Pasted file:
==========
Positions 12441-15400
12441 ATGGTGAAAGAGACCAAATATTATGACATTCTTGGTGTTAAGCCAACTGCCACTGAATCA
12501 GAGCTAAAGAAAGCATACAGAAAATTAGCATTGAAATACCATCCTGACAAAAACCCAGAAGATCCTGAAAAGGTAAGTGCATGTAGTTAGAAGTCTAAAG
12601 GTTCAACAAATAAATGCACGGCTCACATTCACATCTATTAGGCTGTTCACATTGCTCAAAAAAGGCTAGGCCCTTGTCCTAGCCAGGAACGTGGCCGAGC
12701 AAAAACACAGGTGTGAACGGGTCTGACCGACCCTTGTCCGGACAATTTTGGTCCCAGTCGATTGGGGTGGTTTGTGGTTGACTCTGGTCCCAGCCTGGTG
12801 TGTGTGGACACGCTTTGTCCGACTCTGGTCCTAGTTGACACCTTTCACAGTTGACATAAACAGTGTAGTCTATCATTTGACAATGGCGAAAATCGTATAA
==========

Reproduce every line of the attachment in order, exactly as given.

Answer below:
Positions 12441-15400
12441 ATGGTGAAAGAGACCAAATATTATGACATTCTTGGTGTTAAGCCAACTGCCACTGAATCA
12501 GAGCTAAAGAAAGCATACAGAAAATTAGCATTGAAATACCATCCTGACAAAAACCCAGAAGATCCTGAAAAGGTAAGTGCATGTAGTTAGAAGTCTAAAG
12601 GTTCAACAAATAAATGCACGGCTCACATTCACATCTATTAGGCTGTTCACATTGCTCAAAAAAGGCTAGGCCCTTGTCCTAGCCAGGAACGTGGCCGAGC
12701 AAAAACACAGGTGTGAACGGGTCTGACCGACCCTTGTCCGGACAATTTTGGTCCCAGTCGATTGGGGTGGTTTGTGGTTGACTCTGGTCCCAGCCTGGTG
12801 TGTGTGGACACGCTTTGTCCGACTCTGGTCCTAGTTGACACCTTTCACAGTTGACATAAACAGTGTAGTCTATCATTTGACAATGGCGAAAATCGTATAA